Laundry Room

Page - April 19, 2007
Just because you want to be energy efficient and stay away from toxic chemicals doesn't mean your wardrobe has to suffer. Follow these easy suggestions to keeping your laundry room green and your favorite jeans looking good.

Washing machines

  • Buy a high-efficiency model with a power consumption of less than 0.9 kWh/washing cycle.
  • Look for the energy star.  The energy star means a product meets strict energy efficiency guidelines set by the US Environmental Protection Agency and the US Department of Energy.
  • Consider a 'hot fill' model which connects directly to your efficient gas-fired water heater. Using gas to heat the water almost halves electricity consumption. Installing a hot fill appliance needs to be done correctly, so good advice is required.


The most efficient washing machines save some 396 gallons of water per year!

Clothes dryers

Traditional clothes dryers are very energy intensive. So-called 'condensation' models – without an exhaust tube – use even more energy.

  • Consider drying the natural way (i.e. on a clothes line in/outdoors) if practical, this will save you 3-4 kWh/washing cycle.
  • If line drying is not an option, first make sure that your washing machine can spin at 1600 or even 1800 rpm. This will almost halve the energy needed for drying. Drying through spinning is 20 times less energy intensive than with heat.
  • There are two clothes-drying technologies that use far less energy: the gas-fired clothes dryer and the dryer with an electric heat pump. The gas-fired dryer is the best alternative, especially for more intensive use: it uses 60 percent less energy (including the gas) and dries 40 percent faster.

 

  •  If gas is not available, consider a dryer with a heat pump. A heat pump dryer will use half the electricity of a traditional dryer. However, heat pumps can be rather expensive.

Detergent

Add 1/3 cup (80 ml) washing soda to water as the machine is filling. Add clothes. Then add 1 and a 1/2 cups (375 ml) of soap. If the water is hard, add 1/4 cup (60 ml) soda or 1/4 cup (60 ml) vinegar during the first rinse. For heavily soiled items, try presoaking in warm water with 1/2 cup (125 ml) washing soda for 30 minutes. Rub the soiled areas with liquid soap or a solution of 2 Tbsp (30ml) washing soda in 1 cup (250 ml) warm water.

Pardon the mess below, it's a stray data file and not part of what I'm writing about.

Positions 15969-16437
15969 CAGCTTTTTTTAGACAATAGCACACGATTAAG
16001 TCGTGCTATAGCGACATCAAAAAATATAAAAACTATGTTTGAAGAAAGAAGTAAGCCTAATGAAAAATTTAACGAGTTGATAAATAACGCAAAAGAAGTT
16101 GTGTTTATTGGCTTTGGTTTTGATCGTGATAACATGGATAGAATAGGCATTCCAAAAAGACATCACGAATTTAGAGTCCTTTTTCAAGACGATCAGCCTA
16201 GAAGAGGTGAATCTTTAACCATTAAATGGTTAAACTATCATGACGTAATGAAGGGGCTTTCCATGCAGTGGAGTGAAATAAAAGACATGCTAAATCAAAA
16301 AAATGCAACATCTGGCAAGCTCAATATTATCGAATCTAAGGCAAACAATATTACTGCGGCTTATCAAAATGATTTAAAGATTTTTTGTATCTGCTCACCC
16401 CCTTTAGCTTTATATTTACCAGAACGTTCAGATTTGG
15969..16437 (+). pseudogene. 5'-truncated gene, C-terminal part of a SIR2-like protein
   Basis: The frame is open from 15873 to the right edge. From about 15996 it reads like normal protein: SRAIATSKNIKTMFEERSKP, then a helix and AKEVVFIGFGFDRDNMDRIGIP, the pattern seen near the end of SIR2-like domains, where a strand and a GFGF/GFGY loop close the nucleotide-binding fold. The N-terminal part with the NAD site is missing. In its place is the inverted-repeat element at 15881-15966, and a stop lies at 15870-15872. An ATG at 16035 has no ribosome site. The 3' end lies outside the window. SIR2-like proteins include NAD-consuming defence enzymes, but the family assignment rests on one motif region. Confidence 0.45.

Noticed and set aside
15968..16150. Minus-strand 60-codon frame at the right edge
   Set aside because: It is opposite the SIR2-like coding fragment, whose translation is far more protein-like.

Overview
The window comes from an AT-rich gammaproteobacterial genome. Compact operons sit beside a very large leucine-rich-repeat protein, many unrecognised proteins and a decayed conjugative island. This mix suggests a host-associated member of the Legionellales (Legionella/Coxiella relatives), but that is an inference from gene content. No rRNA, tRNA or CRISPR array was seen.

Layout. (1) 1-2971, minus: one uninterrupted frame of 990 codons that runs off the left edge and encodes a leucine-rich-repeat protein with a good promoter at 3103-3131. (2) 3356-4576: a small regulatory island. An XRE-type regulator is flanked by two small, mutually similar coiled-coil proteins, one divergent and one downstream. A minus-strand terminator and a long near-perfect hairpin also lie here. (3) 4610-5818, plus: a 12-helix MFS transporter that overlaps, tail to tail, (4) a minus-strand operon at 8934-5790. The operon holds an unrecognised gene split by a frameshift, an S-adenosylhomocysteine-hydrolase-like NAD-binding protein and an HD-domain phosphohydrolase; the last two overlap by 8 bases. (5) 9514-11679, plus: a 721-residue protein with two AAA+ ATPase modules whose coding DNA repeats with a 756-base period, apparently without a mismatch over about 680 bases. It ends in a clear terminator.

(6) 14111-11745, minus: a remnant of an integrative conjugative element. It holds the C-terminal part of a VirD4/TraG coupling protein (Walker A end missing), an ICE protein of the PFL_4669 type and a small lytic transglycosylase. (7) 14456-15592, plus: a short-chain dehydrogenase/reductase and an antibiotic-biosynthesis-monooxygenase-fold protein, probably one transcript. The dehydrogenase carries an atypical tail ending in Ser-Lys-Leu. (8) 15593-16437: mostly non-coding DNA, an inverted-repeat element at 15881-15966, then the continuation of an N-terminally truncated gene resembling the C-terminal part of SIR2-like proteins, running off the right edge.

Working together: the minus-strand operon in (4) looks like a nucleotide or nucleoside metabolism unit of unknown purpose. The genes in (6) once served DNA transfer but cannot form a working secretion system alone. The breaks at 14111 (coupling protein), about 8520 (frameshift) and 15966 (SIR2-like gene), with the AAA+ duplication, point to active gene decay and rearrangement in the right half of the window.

Softening fabrics (including wool): Add 1/4 cup (60 ml) white vinegar to rinse water.

Wool de-shrinking: Dissolve 2 cups (500 ml) salt in hot water and allow to cool to lukewarm. Soak the garment for 3 hours.

Silk: Soak in approximately 1 cup (250 ml) pure soap and 2 to 3 Tbsp (30-45 ml) baking soda. Squeeze garment gently and rinse thoroughly.

Bleach Alternative: Try adding 1/2 cup (125 ml) washing soda to each load of wash to whiten whites and brighten colors. Or add lemon juice to the rinse cycle and hang your clothes outside in the sun which will bleach clothes naturally and will also save energy. You can also find non-chlorine bleaches in many health food stores.

Dry cleaning

Most dry cleaning solvents are toxic - including chlorine and formaldehyde which are highly toxic and carcinogenic. These chemicals can often remain in your clothes even after you bring them home. Try to buy clothes that you can wash rather than dry clean. Many of the clothes that are "dry clean only" are actually washable by hand with soap and cold water or can just be pressed or ironed.